So, once again, many occasions, and very hot weather, meaning I need to think layers and interchangeable tops and bottoms and colours that mix and match.

Now to choose what makes the last cut! ( and my next blog will be from the annual Rainforest World Music Festival)

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Now to choose from too many items!

 

Photo of the end result for boarding tomorrow … red bag for checked luggage, plus my carry-on and personal handbag (combined they weigh just under the 7kg rules – and the ‘handbag’ could be put into the grey carry-on which is mostly my electronic gear: of course NONE of which I needed when I first started travelling :):)

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Planting mangroves in Malaysian Borneo

August 1, 2015
we arrive at the park

we arrive at the park

Only 15 km from Kuching (and 5 km from the Damai Beach Resort where I’m staying under the shadow of Mt.Santubong and beside the Sarawak Cultural Village ), is the Kuching Wetlands National Park (2002) – the estuarine reaches of the two rivers.

It’s also where I will be planting mangrove trees next week as part of the “Greening of the Festival” which Sarawak Tourism does with all the festivals it hosts – this time with wonderful Rainforest World Music Festival. I did the same a year ago, helping to offset the carbon I’ve spent getting to Malaysian Borneo.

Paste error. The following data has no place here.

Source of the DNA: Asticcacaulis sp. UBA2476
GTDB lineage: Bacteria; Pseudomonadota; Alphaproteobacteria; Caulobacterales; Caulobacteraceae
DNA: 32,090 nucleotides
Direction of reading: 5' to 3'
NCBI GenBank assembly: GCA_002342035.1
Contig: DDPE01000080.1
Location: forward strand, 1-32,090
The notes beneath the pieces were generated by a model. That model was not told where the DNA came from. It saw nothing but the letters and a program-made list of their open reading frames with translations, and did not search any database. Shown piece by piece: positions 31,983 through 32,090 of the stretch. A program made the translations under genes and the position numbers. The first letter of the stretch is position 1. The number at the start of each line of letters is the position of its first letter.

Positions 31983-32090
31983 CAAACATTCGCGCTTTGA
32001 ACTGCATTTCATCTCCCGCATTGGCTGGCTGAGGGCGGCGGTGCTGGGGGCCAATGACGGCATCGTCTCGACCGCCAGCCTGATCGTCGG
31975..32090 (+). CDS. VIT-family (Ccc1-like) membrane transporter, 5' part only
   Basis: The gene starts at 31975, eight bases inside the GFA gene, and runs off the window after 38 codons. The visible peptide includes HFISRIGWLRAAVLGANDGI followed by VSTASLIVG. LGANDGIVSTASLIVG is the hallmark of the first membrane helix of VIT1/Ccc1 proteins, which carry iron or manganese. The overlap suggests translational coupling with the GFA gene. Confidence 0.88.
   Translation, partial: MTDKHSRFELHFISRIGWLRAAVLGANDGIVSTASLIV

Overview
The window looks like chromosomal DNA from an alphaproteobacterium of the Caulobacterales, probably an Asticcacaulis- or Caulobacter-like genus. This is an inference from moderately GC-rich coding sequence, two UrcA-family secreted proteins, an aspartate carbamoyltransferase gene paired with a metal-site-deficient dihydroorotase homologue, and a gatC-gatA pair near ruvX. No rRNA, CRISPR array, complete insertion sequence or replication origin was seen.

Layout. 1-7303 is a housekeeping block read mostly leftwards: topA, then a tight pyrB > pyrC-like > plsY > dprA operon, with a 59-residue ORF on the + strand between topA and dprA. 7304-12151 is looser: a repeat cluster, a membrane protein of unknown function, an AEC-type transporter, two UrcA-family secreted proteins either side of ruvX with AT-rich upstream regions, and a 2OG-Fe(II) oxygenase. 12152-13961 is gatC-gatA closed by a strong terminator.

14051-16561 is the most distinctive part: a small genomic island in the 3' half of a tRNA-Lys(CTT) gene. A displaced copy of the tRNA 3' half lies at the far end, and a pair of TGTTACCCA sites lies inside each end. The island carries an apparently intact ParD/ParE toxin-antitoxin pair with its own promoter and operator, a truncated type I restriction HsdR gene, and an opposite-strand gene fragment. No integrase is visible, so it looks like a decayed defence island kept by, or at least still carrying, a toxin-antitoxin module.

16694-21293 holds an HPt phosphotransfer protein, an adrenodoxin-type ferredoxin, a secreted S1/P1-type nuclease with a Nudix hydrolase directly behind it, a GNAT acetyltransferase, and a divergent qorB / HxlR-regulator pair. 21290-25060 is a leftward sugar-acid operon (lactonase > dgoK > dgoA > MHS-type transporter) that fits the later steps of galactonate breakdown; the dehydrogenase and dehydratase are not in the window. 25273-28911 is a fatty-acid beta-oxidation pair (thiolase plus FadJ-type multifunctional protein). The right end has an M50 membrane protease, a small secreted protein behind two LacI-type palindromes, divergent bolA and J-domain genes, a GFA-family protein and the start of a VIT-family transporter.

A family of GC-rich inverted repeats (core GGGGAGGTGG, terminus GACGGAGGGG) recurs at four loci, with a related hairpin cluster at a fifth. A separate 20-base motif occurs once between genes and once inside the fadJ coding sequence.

hh sarawak IMG_2148

I plant mangroves in the Kuching Wetlands National Park in 2014

The park is a mostly saline mangrove system of many waterways and tidal creeks connecting the two major rivers that form the boundaries of the park.

An important spawning and nursery ground for fish and prawn species and it also has a wide diversity of wildlife, including proboscis monkeys, long-tailed macaque monkeys, silver-leaf monkeys, monitor lizards, estuarine crocodiles and a range of bird life, including kingfishers, white-bellied sea eagles and shorebirds, including the rare lesser adjutant stork.

In 2005 Malaysia designated the park as a Ramsar site, a wetland of international importance. To explore this park you need to travel on the river and a number of tour operators offer coastal and river cruises in and around the park.

We walk the plank from boat to the site we will work at

We walk the plank from boat to the site we will work. Note: Mount Santubong is just visible behind the tents

 

Columbia Restaurant: a tradition since 1905 (& nesting birds!)

July 27, 2015

web IMG_0651IMG_0651The Columbia Restaurant has been a Sarasota, Florida tradition since 1905 with Columbia Restaurant – Ybor City leading the way as the oldest restaurant in Sarasota and it serves fresh seafood from the Gulf of Mexico, using some century-old family recipes.

Their St. Armand’s Circle site, in Lido Key opened in 1959 and after a short wait; we choose an outdoor, footpath table.

Its menu features Spanish fare: paella packed with fresh clams, shrimp, and mussels caught my eye, but the web IMG_0667IMG_0667Spanish Bean Soup with chorizo became my starter while their signature, and award-winning 1905 Salad became my main.